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FutureScan: Four Promising Technologies to Remove Carbon from the Atmosphere

As companies look to increase their climate impact ambitions and set net zero emission goals, they are realizing that they will need new approaches to offset their hard-to-abate emissions. The best options are a set of approaches, technological or nature-based - chemical, mineralogical, and biological processes—designed to remove carbon from the atmosphere.

By Berta Moya

Berta Moya, PhD is responsible for Carbon Removal Sourcing and Methodology Development at Carbonfuture.

As companies look to increase their climate impact ambitions and set net zero emission goals, they are realizing that they will need new approaches to offset their hard-to-abate emissions. The best options are a set of approaches, technological or nature-based - chemical, mineralogical, and biological processes—designed to remove carbon from the atmosphere.


Leading organizations, such as the Science Based Targets Initiative, recommend that climate mitigation efforts use methods that actively remove carbon from the atmosphere and store it in a durable form, using processes that can be verified. (They also emphasize that companies should first focus on optimizing their operations to reduce emissions, using carbon removal credits only for the remainder.)


Currently, most of these carbon removal credits involve planting or replanting forests. Trees do capture and store carbon, but they are vulnerable to fires and logging. More recently, a significant amount of effort in innovation and investment is being directed towards other technologies that will remove carbon dioxide from the atmosphere and securely store it for thousands of years. Few of these technologies are already in full deployment, some are beginning to be deployed and others are still years away.


Here is a quick rundown of four recognized approaches that offer long term carbon sequestration, show high scalability potential, and are currently under development - therefore, represent the most promising approaches to date.

Number One: Biochar/PyCCs


Biochar

How it works:

  • Wood or other organic matter is brought to high temperatures in a low-oxygen environment, producing a charcoal-like, carbon-rich substance known as biochar.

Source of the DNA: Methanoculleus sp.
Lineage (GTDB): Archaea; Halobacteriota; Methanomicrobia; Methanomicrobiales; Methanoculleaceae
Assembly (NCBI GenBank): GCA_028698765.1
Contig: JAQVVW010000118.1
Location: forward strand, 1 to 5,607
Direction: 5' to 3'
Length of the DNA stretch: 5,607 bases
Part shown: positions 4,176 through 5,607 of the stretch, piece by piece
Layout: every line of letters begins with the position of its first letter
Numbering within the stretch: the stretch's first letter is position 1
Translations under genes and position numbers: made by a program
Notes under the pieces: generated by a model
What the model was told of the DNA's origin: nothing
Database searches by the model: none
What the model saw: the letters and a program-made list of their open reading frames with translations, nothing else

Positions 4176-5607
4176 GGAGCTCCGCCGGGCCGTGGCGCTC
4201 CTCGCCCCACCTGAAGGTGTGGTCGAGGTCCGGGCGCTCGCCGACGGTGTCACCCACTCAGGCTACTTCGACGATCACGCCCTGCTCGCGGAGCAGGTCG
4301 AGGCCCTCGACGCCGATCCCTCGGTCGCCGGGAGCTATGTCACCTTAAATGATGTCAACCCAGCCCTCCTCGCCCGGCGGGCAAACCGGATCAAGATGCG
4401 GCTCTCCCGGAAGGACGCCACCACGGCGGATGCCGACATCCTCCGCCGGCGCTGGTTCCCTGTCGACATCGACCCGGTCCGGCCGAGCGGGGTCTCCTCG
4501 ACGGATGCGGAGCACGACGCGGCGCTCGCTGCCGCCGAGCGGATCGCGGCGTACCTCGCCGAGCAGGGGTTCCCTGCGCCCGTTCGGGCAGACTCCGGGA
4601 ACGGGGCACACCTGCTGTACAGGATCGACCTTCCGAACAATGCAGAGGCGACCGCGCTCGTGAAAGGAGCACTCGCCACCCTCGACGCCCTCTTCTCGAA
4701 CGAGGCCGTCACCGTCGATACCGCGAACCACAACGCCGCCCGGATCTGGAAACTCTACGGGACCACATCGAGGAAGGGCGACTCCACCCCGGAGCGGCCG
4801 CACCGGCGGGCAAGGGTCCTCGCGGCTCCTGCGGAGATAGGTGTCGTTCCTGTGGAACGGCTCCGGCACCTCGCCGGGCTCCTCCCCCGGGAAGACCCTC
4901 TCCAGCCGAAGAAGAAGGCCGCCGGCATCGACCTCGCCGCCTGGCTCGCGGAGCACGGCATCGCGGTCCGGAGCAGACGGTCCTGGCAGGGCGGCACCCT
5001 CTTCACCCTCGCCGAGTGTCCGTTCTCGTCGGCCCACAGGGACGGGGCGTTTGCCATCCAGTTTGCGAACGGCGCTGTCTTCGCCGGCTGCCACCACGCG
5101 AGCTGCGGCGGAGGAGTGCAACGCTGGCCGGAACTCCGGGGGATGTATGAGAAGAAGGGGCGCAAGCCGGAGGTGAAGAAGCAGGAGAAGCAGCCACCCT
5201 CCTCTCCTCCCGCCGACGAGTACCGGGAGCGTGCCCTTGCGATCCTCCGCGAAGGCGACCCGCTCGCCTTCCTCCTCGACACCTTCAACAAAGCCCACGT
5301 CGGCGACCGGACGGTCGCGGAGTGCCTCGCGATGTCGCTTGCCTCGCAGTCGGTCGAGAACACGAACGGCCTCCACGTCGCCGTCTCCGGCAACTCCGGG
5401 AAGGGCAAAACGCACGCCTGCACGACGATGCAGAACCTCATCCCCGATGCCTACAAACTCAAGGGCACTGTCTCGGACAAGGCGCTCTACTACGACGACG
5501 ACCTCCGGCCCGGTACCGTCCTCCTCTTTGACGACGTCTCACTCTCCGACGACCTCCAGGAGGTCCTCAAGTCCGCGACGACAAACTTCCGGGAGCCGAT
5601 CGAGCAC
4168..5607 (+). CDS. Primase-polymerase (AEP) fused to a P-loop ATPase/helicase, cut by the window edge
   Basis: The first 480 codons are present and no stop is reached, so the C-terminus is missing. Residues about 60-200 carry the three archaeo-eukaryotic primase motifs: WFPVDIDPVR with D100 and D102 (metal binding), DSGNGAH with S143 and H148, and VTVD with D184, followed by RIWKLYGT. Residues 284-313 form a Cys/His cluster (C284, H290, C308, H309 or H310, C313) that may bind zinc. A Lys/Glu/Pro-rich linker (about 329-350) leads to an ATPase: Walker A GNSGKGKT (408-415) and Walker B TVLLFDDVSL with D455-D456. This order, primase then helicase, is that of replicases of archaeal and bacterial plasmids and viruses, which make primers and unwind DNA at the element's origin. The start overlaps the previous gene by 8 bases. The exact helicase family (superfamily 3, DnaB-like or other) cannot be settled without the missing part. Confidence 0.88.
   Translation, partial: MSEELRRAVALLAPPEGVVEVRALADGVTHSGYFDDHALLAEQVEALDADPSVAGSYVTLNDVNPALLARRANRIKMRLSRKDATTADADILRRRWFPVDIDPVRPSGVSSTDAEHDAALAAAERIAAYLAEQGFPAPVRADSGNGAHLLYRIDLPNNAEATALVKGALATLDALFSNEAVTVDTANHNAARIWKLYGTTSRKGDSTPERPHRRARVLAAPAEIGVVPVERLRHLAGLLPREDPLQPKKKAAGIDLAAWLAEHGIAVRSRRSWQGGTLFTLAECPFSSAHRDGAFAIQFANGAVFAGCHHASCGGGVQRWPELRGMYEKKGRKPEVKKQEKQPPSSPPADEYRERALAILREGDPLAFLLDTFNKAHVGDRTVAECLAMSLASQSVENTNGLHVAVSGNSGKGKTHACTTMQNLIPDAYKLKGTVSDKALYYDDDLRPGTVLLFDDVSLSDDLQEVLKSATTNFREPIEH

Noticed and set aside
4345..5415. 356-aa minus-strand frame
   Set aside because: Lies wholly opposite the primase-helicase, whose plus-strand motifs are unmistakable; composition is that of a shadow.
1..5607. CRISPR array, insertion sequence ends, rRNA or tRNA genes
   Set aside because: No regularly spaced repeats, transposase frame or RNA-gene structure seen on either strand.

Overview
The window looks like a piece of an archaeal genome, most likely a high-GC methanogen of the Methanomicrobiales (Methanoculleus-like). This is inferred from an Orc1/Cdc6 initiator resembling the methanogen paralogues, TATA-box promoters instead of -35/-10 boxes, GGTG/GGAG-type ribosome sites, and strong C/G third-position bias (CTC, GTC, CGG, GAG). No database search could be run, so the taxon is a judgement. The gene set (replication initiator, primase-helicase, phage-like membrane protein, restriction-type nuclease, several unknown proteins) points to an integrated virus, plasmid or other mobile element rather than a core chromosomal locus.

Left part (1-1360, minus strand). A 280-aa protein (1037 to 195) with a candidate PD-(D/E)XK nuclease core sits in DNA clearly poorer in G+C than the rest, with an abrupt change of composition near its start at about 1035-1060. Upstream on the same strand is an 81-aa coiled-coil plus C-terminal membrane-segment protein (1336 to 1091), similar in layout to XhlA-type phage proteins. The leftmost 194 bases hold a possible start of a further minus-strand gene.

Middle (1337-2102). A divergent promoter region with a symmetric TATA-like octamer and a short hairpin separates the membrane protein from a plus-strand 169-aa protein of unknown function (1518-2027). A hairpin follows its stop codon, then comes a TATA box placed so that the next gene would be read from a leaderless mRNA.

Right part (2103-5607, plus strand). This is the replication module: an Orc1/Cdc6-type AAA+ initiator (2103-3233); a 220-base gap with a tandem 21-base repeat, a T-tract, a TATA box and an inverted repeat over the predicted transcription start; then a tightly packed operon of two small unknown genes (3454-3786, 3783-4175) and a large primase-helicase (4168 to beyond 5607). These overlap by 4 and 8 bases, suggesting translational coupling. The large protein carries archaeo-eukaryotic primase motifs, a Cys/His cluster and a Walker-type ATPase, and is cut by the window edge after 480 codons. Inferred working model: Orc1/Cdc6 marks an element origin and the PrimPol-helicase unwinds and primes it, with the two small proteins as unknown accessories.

• The process is best incorporated in locations where large amounts of carbon-rich residual biomass is available and can be easily adopted by facilities that utilize biomass for energy or facilities that require heat for their processes.
  • Biochar is often used as a soil amendment or animal feed, or can be added to construction materials such as concrete or asphalt.

Current status:

  • Over the past 10 years, hundreds of biochar projects have been introduced worldwide.
  • There is significant and increasing investment in biochar facilities.
  • Carbon removal credits based on biochar are being issued according to third-party standards and made available to companies looking to neutralize their residual emissions.
  • Current providers include: Biochar Life, Bioenergie Frauenfeld, Carbuna, CharLine, MASH Makes, Novocarbo, Pacific Biochar and many others.

Future issues:

  • Currently, there is more demand for biochar credits than there is supply.
  • The agricultural market for biochar is still small.

Cost:

  • Biochar-based credits have been available recently for $75 to $200 per tonne of CO2.
  • The underlying economics will improve with higher-volume production and the further development of agricultural markets.

Number two: Direct Air Capture/DACCS

Direct Air Capture and Storage (DACCS)

How it works:

  • Carbon dioxide is directly removed from the atmosphere through chemical processes.
  • The CO2 is bound to a sorbent and then needs to be stored for the long term, either by injecting it deep into the earth or bound into durable construction materials like concrete.    

Current status:

  • Investment has been robust, and there are more than a dozen direct air capture plants in operation.
  • In 2021, Climeworks opened a facility in Iceland that removes up to 4,000 tonnes of carbon a year, then mixes the carbon dioxide with water and pumps it underground where it is expected to turn into stone.
  • Carbon Engineering is working with Occidental to build a direct-air-capture facility in Texas meant to remove 500,000 tonnes of carbon annually, starting in 2024.(Note that EOR is in use here, which does not fall under the category of carbon removal)
  • Other active players include Sustaera, Carbyon, Noya and Ucaneo.

Future issues:

  • Most direct air capture techniques are energy-intensive and very expensive, although costs are expected to fall with increasing carbon removal volumes.
  • Unlike some carbon removal technologies that rely on local natural resources, many direct air capture techniques use commonly available chemicals. This could allow for a larger spread of facilities.
  • Direct air capture doesn’t have the co-benefits that some other approaches do, such as producing soil amendments that improve soil health and crop yields.